Clare Carroll is both Professor of Comparative Literature and Director of Honors in the Humanities. She does research in Renaissance Studies, with particular interests in cultural relations between Ireland and Italy, early modern colonialism, epic poetry, and historiography. She is the recipient of awards from the Fulbright Scholar Program, the National Endowment for the Humanities, the Folger Institute, the Irish American Cultural Institute, Concordia University, and the Professional Staff Congress, CUNY.
She was elected President of the Renaissance Society of America for the period 2018-2020. She served for nine years as Chair of the Comparative Literature Department, for fourteen years and Director of Irish Studies at Queens, and for ten years and Coordinator of Renaissance Studies at the Graduate Center, CUNY. When she won the President's Award for Excellence in Teaching in 1993, one of her students commented: "She encourages us to disagree, debate, and discuss. Most important, she gets us to think."
- Exiles in a Global City: The Irish and Early Modern Rome, 1609-1783. Leiden and Boston: Brill, 2017.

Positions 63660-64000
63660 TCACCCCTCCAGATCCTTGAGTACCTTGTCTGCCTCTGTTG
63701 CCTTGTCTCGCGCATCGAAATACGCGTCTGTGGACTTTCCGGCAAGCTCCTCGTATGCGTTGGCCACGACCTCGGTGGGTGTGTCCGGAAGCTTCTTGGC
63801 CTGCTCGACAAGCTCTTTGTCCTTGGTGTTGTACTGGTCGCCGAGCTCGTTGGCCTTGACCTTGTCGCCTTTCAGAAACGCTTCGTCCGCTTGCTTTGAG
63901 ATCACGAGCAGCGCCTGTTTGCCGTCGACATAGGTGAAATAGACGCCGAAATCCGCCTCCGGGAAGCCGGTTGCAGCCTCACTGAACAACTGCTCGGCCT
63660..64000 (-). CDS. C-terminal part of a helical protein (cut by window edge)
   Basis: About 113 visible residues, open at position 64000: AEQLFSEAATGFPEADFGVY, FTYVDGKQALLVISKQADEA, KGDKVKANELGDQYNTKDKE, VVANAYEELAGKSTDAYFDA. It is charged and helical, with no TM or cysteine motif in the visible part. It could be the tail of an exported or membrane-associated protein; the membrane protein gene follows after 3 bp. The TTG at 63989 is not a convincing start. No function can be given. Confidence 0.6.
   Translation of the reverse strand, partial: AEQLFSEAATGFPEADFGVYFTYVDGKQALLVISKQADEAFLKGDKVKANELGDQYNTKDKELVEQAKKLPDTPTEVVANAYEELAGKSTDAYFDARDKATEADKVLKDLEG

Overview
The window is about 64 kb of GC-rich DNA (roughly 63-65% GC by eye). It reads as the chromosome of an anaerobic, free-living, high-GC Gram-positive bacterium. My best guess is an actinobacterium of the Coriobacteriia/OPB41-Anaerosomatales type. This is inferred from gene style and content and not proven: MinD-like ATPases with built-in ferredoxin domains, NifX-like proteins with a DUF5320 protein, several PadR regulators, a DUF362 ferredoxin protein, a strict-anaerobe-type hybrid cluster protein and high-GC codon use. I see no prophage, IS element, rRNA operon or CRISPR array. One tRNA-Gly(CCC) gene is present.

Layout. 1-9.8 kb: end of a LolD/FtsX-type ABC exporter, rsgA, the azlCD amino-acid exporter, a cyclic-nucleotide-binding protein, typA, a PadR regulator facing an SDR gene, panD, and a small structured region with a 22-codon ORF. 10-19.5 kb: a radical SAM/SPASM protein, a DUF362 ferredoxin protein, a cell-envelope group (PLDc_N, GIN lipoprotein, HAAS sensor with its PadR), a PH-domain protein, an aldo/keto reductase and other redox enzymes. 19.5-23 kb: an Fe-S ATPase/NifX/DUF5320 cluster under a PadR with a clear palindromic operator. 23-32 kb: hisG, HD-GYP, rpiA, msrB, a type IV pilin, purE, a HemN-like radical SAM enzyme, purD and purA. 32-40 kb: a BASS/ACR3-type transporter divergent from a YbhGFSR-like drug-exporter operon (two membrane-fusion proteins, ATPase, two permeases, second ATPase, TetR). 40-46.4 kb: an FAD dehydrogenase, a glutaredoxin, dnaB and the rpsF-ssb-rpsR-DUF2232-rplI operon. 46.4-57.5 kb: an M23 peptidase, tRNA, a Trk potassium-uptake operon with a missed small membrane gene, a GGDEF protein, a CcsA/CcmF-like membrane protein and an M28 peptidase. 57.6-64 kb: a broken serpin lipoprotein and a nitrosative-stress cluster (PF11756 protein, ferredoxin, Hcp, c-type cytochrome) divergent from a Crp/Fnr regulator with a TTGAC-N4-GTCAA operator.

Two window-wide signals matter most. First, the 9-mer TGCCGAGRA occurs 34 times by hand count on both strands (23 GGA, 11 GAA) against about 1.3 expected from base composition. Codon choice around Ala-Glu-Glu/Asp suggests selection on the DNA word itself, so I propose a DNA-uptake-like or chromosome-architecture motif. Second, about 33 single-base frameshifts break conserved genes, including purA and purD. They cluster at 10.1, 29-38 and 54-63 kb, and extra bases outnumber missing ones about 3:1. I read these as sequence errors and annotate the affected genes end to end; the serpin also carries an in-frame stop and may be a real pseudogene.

- Circe’s Cup: Cultural Transformations in Early Modern Writing about Ireland. Cork: Cork University Press, and Notre Dame, IN: Notre Dame University Press, 2001.
- The "Orlando Furioso," A Stoic Comedy. Tempe, Arizona: Medieval & Renaissance Texts & Studies, 1997.
- Ireland and Postcolonial Theory. Cork: Cork University Press, Notre Dame, IN: Notre Dame University Press, 2003.
- Editor, Renaissance Literature, Oxford Bibliographies On-line, 2010-.
- Editor, Othello and The Tragedy of Mariam, New York: Longman, 2002.
- Co-editor, An Annotated Edition of "Solon His Follie", co-edited with Vincent Carey [literary and textual introduction and notes by Carroll; historical introduction and notes by Carey]. Binghamton, New York: Renaissance English Texts Society, Medieval & Renaissance Texts & Studies, 1996.
- Co-editor, The Early Modern Period. In The Longman Anthology of British Literature, co-edited with Constance Jordan and Andrew Hadfield. Ed. David Damrosch and Kevin Dettmar. New York: Addison, Wesley, Longman, 1998; second edition, 2002; third edition, 2006; fourth edition, 2009.